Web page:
Future Looks Bright for Phoebe Grace

While Hawaii is known as a vacation destination, it is also a place where collegiate teams, like the University of Utah volleyball team, recruit their athletes. The Utah coaching staff visits the Hawaiian Islands every year to search for players, players like freshman Phoebe Grace, to join the Ute family.

The Utes participate in the annual Hawaii Volleyball Combine where college coaches can watch their potential athletes compete. Without the combine, athletes from Hawaii have a difficult time getting noticed by competitive universities, but for Grace, this combine is where head coach Beth Launiere spotted her during one of her high school practices on Oahu.

“It’s really hard for them to get recruited because they’re not on the mainland as much,” Launiere said. “So when I was over there for the combine, I felt really strongly that she had potential – but when she got in our gym, we got even more excited about her.”

Grace, who is originally from Laie, Hawaii, is now the middle blocker for the Utes. Although she is a long way from home, she was motivated to make the journey because she wanted to be the first of her siblings to become a college student-athlete. Grace said becoming a Division I athlete in the Pac-12 was a bit nerve-wracking, but she said it also felt like it was where she belonged.

“It was definitely a culture shock just because I’m so used to every one I was raised with and the community I was in,” Grace said. “But it was a pretty easy transition because I already knew people from here. I just like the environment and mood. Utah just seemed right.”

Her teammates, outside hitter Adora Anae and setter Bailey Choy, are also from Hawaii. Calling the same place home has helped Grace with her transition from her small town to Salt Lake City.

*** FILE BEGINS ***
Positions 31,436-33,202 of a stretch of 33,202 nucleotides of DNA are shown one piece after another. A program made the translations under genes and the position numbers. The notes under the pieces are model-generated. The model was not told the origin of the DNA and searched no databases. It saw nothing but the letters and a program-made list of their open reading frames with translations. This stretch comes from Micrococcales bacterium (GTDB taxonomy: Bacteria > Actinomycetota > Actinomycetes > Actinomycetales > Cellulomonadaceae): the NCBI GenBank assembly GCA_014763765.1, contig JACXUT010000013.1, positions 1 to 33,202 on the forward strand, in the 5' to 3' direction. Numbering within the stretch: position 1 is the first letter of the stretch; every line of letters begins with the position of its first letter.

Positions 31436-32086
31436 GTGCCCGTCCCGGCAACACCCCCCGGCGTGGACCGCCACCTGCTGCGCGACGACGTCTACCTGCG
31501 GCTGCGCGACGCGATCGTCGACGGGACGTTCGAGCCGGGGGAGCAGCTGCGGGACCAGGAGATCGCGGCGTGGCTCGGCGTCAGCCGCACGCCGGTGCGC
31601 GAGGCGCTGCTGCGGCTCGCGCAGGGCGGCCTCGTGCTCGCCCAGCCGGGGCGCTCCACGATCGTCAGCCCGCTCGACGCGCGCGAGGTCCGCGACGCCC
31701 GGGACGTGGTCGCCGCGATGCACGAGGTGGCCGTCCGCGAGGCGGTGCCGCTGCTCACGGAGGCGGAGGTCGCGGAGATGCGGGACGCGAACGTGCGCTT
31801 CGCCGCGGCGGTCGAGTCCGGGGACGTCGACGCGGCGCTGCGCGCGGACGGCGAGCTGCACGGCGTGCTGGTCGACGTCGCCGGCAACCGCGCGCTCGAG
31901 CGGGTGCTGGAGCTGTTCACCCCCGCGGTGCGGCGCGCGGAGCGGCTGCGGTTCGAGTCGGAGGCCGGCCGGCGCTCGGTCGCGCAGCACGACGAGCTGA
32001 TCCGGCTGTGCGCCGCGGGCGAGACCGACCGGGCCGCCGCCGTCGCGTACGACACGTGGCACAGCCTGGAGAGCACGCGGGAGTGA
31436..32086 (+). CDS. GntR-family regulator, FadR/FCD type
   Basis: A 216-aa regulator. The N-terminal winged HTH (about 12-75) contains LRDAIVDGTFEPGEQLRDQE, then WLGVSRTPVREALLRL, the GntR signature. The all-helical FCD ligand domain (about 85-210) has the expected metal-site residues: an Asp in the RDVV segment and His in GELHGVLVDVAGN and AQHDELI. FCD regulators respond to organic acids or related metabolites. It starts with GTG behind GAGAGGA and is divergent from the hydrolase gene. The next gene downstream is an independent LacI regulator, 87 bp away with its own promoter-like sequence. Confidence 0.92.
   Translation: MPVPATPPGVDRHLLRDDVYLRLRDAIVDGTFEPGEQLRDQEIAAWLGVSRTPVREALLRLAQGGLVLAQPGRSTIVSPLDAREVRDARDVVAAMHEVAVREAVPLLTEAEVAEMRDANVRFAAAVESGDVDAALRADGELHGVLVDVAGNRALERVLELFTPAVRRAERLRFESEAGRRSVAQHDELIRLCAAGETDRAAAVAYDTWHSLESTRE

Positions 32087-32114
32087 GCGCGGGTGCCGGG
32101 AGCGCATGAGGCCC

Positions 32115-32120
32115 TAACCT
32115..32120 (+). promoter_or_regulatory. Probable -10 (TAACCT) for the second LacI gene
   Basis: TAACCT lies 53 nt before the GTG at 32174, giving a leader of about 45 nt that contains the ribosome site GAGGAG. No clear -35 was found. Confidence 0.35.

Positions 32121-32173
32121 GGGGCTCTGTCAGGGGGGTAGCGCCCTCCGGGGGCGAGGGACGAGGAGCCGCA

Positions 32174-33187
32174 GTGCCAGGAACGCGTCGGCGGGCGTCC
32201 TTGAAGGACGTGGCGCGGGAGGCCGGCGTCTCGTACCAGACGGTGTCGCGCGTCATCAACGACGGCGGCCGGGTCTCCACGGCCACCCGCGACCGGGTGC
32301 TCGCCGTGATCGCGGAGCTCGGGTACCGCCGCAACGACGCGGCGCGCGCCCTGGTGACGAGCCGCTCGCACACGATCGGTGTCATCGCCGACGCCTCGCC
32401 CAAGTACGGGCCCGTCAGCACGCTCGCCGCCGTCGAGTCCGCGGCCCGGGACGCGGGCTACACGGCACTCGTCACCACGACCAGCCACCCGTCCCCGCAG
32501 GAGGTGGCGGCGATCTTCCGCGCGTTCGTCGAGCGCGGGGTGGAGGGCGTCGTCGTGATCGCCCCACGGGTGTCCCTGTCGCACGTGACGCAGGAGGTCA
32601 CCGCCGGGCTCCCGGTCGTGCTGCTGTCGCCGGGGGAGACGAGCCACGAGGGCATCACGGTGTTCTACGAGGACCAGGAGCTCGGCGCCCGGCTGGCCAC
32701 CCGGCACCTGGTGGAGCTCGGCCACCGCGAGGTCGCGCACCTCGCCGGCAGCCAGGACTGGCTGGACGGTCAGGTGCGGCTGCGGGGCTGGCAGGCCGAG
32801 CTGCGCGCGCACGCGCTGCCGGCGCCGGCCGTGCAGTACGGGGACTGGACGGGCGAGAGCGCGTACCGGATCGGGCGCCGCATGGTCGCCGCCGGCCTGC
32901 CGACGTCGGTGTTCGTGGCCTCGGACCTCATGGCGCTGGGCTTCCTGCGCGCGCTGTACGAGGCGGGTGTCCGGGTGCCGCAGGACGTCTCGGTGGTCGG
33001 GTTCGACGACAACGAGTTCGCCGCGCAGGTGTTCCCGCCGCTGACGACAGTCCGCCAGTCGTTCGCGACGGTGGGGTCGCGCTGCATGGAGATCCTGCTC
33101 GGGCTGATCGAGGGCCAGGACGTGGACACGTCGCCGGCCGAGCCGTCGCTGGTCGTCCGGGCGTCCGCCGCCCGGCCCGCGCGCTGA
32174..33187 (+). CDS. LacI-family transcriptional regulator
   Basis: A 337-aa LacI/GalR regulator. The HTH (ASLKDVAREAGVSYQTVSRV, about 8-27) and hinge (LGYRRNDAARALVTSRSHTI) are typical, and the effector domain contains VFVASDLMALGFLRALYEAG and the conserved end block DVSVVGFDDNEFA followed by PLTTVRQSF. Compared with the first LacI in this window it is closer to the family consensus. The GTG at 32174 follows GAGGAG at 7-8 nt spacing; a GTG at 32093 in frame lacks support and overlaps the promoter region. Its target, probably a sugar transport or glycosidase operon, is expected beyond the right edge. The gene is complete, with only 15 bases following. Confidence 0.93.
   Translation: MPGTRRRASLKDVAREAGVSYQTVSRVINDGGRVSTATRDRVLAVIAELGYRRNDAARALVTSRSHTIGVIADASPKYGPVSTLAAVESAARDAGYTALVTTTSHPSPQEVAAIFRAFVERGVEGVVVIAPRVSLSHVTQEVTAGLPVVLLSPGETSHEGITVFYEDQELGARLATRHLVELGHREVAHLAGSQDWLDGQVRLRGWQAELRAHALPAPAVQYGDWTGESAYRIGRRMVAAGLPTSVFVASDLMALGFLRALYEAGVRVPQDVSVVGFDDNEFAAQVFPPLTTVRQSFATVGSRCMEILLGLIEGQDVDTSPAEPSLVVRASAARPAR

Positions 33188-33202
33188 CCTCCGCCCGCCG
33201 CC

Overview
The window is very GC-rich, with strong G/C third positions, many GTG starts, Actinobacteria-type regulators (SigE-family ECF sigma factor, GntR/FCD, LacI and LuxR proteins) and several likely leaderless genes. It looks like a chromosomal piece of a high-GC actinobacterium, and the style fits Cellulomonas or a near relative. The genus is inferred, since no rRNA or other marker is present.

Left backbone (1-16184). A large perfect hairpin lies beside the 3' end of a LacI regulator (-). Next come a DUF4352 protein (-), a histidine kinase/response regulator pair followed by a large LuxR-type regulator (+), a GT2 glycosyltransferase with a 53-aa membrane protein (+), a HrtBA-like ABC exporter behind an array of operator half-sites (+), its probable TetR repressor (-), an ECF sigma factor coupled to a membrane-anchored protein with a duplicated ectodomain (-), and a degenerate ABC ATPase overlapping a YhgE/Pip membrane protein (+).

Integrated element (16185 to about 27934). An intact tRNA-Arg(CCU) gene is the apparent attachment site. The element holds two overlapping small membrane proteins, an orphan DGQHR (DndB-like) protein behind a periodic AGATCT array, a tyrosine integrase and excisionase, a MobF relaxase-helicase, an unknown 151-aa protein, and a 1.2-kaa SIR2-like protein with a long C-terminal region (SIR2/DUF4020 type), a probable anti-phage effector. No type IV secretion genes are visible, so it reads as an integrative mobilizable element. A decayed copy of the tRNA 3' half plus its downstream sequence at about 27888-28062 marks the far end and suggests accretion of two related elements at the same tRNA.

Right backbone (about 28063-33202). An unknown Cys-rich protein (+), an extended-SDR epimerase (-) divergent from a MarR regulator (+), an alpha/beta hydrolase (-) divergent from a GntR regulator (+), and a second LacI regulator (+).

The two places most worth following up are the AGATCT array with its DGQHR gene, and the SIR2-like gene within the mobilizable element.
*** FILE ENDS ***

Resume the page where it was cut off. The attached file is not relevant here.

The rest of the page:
Those three Utes along with the rest of the team travelled to Hawaii to compete in the Hawaiian Airlines Rainbow Wahine Classic at the beginning of each season. That opportunity gave those players from the island a chance to perform in front of their home crowd. While Grace did not actually compete in the tournament, she still made the journey out there.

“It was nice to be back home,î Grace said. “It’s every Hawaii volleyball player’s dream, I think, is to play there.”

Launiere said that whether or not she redshirts the freshman this year is still to be determined. If she does redshirt this season, Grace plans to stay in shape and contribute in any way she can to help push the team to reach its full potential.

“She has a lot of potential and so if you can have them for five years, that’s a great thing,” Launiere said.

Taking a year to hone her skills may be just what Grace needs to become a more successful player. She left Hawaii as the No. 2 ranked volleyball player in the state of Hawaii, and she earned the title of Oahu Inter-Scholastic Association East Division Player of the Year in 2016. Grace also had 163 kills and 96 blocks prior to signing with Utah.

“I think Phoebe is a very competitive and confident person and athlete, so I think she will do very well,” Launiere said.

Grace brings pride and enthusiasm on the court and away from it. During the games, she is found cheering on her fellow Utes, and she is always learning about everything it takes to play at the Pac-12 level. Although Grace was not a member of the womenís volleyball team last season when they competed at the NCAA tournament, she wants to help get the team there again.

“That’s the goal for this year,” Grace said. “And that’s the same goal for next year.”

Future Looks Bright for Phoebe Grace